Slow Archaeology and Privilege

This weekend, during a useful conversation about slow data and slow archaeology, Shawn Graham tweeted that he felt that slow data still evoked privilege and that “to be slow depends on a whole bunch of people hustling as fast as they can.”

Shawn’s a smart and thoughtful guy, and this conversation about speed in archaeology and privilege in archaeological practice is an important one. In fact, the more I thought about Shawn’s critique, the more I realized various facets of slow as privilege have appeared in conversations that I’ve had with any number of colleagues and collaborators over the past few years. In light of that that, I thought that maybe I should write up a blog post on it, in the hope that folks respond, clarify, and nuance what we mean when we talk about slow practices in archaeology. This isn’t meant to challenge Shawn’s critique, but to offer a counter point in the hope of starting a conversation.

I tend to see slow archaeology on a continuum.

1. Slow as Privilege. On the one end of this continuum, the slow movement represents a conscious rejection of “the cult of speed” that is so often associated with the modern world and our use of technology. The close relationship between technology and claims to efficiency is a hallmark of our accelerating present. There is no doubt, of course, that speed has democratized the flow of information. We now have access to more books, articles, and datasets than ever before. Big data (or at least large data) has solved problems (and allowed us to photograph a black hole!). Technology has streamlined archaeology and allowed field projects to produce more accurate, nuanced, and precise datasets and made it possible to share trenches, survey units, artifacts, assemblages, and buildings with collaborators almost instantly. These are good an important things and I have benefited directly from all of these changes in practice. 

Slow archaeology, of course, can present a challenge both to how we produce archaeological information and the kind of archaeological information that we produce. For a recent small project, I kept notes in field notebook rather than on my laptop. These notes are harder to share with other people, more difficult to organize into standardize datasets, and resist efforts to render them interoperable with other forms of information collected by the project. For example, its hard to link my notes to photographs or video taken by the project or with spatial data. To make this happen, someone (probably me) will have to hustle and produce a concordance and at very least scan the notebook pages (and probably transcribe them). In effect, my decision to use the archaic practice of a handwritten field notebook has made my data less accessible and less useful to analysis at scale. This was an unapologetic act of privilege; it was my project, my research questions, and those shaped my field practices.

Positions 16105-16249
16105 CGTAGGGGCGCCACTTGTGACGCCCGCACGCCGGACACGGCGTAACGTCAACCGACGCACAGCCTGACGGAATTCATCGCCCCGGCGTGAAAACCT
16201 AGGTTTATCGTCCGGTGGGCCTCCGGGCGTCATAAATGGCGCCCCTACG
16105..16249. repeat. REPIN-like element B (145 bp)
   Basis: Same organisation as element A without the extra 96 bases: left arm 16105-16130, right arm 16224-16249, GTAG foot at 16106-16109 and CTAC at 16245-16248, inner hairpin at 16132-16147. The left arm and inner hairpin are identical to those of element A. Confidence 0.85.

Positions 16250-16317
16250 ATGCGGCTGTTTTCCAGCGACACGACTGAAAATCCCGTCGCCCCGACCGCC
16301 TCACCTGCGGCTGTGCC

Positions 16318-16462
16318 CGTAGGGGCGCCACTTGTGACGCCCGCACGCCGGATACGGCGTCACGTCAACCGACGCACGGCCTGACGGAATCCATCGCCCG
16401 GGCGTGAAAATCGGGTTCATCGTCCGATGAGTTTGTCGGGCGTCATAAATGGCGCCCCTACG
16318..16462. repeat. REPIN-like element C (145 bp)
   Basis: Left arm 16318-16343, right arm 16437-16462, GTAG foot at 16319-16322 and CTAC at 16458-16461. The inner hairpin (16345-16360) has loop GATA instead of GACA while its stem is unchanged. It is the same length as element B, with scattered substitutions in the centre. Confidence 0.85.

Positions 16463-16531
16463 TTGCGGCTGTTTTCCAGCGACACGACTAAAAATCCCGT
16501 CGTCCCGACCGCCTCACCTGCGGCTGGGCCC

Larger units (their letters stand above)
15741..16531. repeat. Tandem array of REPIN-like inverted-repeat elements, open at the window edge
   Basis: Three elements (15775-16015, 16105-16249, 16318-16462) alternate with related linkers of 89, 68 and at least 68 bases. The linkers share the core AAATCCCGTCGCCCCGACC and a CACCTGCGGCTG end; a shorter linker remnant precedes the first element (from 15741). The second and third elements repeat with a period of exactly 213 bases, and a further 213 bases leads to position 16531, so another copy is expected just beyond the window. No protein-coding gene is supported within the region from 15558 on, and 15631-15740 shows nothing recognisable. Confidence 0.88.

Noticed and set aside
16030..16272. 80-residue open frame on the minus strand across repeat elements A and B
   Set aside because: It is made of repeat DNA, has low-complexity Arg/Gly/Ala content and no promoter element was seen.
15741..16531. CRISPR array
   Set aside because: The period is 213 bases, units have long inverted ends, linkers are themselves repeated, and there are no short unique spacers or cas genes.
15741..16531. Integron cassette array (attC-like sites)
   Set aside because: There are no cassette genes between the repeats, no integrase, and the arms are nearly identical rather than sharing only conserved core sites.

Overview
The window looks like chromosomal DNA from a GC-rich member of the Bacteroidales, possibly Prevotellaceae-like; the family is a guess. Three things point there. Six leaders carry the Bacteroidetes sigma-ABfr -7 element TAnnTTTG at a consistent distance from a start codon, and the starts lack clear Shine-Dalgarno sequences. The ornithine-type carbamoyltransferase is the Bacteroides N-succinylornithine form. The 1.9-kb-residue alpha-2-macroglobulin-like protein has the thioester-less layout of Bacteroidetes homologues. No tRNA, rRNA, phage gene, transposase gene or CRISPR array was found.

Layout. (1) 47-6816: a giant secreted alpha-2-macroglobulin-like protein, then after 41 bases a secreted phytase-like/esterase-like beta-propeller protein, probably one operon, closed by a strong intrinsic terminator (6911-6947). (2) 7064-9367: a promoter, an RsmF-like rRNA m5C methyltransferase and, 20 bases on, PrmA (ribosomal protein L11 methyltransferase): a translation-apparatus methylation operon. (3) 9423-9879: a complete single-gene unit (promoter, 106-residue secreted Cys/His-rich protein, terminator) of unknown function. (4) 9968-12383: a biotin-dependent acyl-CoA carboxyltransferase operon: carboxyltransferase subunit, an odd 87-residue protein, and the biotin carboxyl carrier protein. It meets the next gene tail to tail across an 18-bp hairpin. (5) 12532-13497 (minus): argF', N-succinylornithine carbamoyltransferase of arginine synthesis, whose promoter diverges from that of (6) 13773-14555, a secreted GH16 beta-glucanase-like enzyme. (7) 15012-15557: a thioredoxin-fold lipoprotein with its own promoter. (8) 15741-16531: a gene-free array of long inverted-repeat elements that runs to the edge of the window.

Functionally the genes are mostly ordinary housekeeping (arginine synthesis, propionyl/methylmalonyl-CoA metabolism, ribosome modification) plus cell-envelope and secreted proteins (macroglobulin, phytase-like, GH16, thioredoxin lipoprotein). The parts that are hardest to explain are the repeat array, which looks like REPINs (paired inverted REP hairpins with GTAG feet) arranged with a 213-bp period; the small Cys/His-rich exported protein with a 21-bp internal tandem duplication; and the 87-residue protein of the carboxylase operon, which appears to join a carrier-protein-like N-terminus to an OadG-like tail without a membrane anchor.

At the same time, I do recognize that my notes now represent the best record of two buildings on campus that were destroyed. I have effectively gained possession of these building, their material history, and at least part of their memory by my slow practices. Whatever benefit that I gained by taking notes by hand, it was only a benefit to me (and indirectly to my students with whom I shared my observations verbally during our work). In some sense, my insistence on slow practice abused the opportunities of access and the luxury of time to conduct field work. In the end, whatever I learned by slowing down and taking handwritten notes came at a cost. To balance the cost of this process with the benefits to the community, I’ll have to make my notes not only available but accessible. This is slow archaeology as privilege. 

2. Slow as Process. I regularly tell my students that the “perfect is the enemy of the good” by which I mean that you can spend a good bit of time trying to perfect an assignment to very little benefit in terms of grades or learning. After all, there’s nothing higher than an “A” and time and energy are finite resources. 

For me, slow work often involves writing and reading. A few times a year, I read something really hard. It might be a novel or a book that draws on a complex and densely articulated theoretical apparatus. I’m not good at “the theory” nor am I good at reading and understanding fiction.

I do it anyway and it is a sign of privilege.

A book that takes me a month to read and digest means that three or four other books aren’t read. Time that I spend with fiction and poetry – especially in my capacity as the editor of North Dakota Quarterly –  is time that I’m not spending with archaeological literature not to mention writing and analyzing archaeological data. 

I’m not suggesting that all data analysis is somehow “fast” or less demanding intellectually or practically, but like writing and reading, some texts and tasks are inherently faster than others. Writing a dense and thoughtful and challenging argument should take more time than a formulaic site report. This is not a value judgement. The former could be an ephemeral meditation on the theory du jour, whereas a careful site report might produce new knowledge for generations.  A slow laborious argument might, in fact, be gibberish and reading a complicated and demanding text may produce very little real knowledge. Slow work entails a risk and a commitment to processes that are not easily mediated through technology. Slow writing and reading is painful. As such, we always need to question whether we should read a book or article, apply a theory, or commit to writing a demanding or complex sentence, paragraph, or text.